Below the alignment and distribution buttons at the top of the Properties Panel are tools for directly manipulating the location and dimensions of objects on the canvas. You can change the width, height, rotation, and border radius, as well as modify the x and y coordinates.
You can always manually type in values, but scrubbable inputs are fun and help speed up your workflow.
- Select an object on the canvas
- Place your cursor over the lable next to the input and watch the cursor change. You can also place your cursor over the input field and use
alt/option + clickas well.
- Now click and drag to change the input value
If you're cursor needs to go off the screen, no worries, Chrome supports cursor wrap. This works if you're using Figma in a Chrome browser, or if you're using our desktop app.
Scrubbable inputs also work when you need to add strokes, change the opacity, or blur effects.
You control the speed
Sometimes you may need to move objects ever so slightly. Sometimes you need to move them quite a bit. Here's a nice feature:
- Select a shape on your canvas
- Place your cursor over the x-axis input field
- Hold the
Alt/Optionkey and click to activate the left/right cursor
- Drag the cursor over the canvas
- Now slowly drag the cursor up and down the canvas
You'll notice two things:
- The width of the cursor changes, and
- A visual indicator pops up on the screen (Scrubbing at 1/2, 1x, 2x, etc). This even works with the cursor wrap technology.
When the cursor is wider and you move your mouse left and right, the object moves along the x-axis in smaller increments.
When the cursor is narrower and you move your mouse left and right, the object will move along the x-axis in smaller increments
You can rotate individual objects, Frames and Groups. There are a couple ways to do this.
- Select the element you wish to rotate on the canvas
- Place your cursor just outside the object handles to activate the rotation arrows
- Click and drag to rotate your image
You'll also see the degree of rotation change in the properties panel. Scrubbable inputs also work for rotating objects. Hover over the rotation icon to the left of the input and drag to rotate.
Adjusting the corner radius
A very common question we hear from users is, "How do I round corners?". You can use the corner radius feature on rectangles, stars, and polygons.
- Use the R shortcut and click and drag out a rectangle on the canvas
- If you mouse over the rectangle, you'll see the [square] corner handles for the bounding box of the shape, and four (4) additional circular handles inside the shape.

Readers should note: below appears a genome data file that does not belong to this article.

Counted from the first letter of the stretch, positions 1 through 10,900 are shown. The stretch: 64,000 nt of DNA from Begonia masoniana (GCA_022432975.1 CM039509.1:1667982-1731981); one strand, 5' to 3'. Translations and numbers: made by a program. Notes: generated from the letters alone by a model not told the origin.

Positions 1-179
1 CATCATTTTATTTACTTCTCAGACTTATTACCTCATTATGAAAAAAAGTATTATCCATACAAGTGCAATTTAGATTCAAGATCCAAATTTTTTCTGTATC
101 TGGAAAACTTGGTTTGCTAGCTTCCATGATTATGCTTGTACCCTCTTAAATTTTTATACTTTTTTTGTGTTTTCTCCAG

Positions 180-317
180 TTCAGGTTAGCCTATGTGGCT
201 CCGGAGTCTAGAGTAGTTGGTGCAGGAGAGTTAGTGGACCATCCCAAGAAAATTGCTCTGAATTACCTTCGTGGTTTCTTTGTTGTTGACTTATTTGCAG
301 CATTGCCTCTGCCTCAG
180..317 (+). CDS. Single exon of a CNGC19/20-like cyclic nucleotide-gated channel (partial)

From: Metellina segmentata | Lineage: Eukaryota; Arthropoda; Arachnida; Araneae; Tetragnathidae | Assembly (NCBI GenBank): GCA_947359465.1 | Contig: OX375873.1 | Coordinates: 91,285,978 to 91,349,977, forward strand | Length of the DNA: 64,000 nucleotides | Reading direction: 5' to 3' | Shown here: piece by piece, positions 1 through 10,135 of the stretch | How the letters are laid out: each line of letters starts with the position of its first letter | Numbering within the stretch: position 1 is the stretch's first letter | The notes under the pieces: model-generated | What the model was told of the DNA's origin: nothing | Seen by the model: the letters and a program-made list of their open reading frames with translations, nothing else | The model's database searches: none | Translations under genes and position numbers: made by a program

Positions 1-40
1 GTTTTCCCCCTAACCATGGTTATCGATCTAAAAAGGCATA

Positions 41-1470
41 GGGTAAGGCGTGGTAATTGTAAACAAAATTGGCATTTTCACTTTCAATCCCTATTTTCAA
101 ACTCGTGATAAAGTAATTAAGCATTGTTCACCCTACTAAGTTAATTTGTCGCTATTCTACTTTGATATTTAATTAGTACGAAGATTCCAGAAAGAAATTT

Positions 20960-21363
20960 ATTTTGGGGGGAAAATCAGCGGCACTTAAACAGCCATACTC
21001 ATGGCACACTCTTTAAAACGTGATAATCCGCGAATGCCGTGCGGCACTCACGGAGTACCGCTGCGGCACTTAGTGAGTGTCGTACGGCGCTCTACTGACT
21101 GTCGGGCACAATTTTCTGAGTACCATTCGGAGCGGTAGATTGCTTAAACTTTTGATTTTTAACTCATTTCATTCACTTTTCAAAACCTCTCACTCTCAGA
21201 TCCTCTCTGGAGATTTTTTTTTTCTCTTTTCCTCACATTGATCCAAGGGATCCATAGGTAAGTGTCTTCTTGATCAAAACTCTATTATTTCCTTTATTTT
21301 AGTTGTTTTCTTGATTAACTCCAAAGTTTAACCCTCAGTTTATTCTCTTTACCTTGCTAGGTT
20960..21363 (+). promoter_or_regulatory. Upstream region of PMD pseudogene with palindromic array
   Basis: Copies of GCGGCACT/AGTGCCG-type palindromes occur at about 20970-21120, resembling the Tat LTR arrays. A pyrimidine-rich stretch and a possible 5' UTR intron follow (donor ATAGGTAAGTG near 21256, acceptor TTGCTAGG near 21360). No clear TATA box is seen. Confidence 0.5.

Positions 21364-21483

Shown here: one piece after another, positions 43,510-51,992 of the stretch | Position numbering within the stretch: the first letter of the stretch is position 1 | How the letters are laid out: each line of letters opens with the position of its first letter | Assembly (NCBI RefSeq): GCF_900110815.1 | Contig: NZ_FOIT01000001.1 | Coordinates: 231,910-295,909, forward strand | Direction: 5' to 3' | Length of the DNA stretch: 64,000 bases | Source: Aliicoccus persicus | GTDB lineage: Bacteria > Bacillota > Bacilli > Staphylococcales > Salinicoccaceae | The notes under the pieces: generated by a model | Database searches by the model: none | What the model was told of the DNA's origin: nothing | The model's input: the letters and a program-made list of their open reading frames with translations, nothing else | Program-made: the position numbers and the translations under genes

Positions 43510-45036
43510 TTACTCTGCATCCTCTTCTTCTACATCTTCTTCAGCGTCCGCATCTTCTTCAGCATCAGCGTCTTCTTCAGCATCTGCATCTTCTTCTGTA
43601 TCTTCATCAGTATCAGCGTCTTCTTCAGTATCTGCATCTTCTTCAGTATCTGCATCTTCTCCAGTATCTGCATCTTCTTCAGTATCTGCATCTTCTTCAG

- Change the size of the shape with the outer handles
- Click and drag any of the inner handles to round all the corners
If you need to round a single corner, hold
Alt/Option then drag an individual corner. When you do this, you'll notice a new section in the properties panel.
You can manually set each corner radius here. Just like CSS, the order of input boxes starts from the top left and goes clockwise. These inputs are also "scrubbable". Hover over each, hold
Alt/Option and use a 2 finger scroll on your trackpad, or scroll your finger across your Magic Mouse.
When you drag the rounding handles back towards the outer bounds of the shape and release them, you'll notice a slight “bounce back” effect. This is by design. It ensures the rounding handle doesn’t interfere with the bounding box handles. If you make the rectangle too small or zoom out, the corner rounding handles will vanish.
"Does the corner radius feature support nudges?"
Dragging a corner handle will snap by the Small nudge amount, and holding the
Shift key will use whatever Big nudge you have predefined.
With a star selected and moused over, you will see three (3) control handles inside the bounding box.
These allow you to adjust:
- Count: the number of points on the star
- Rounding: how sharp or rounded you want each point to appear
- Radius: a percentage representation
With a polygon selected and moused over, you'll see two (2) control handles inside the bounding box that allow you which allow you to adjust:
- Count: the number of corners, or sides, to your polygon
- Corner radius: how sharp or rounded you want each point to appear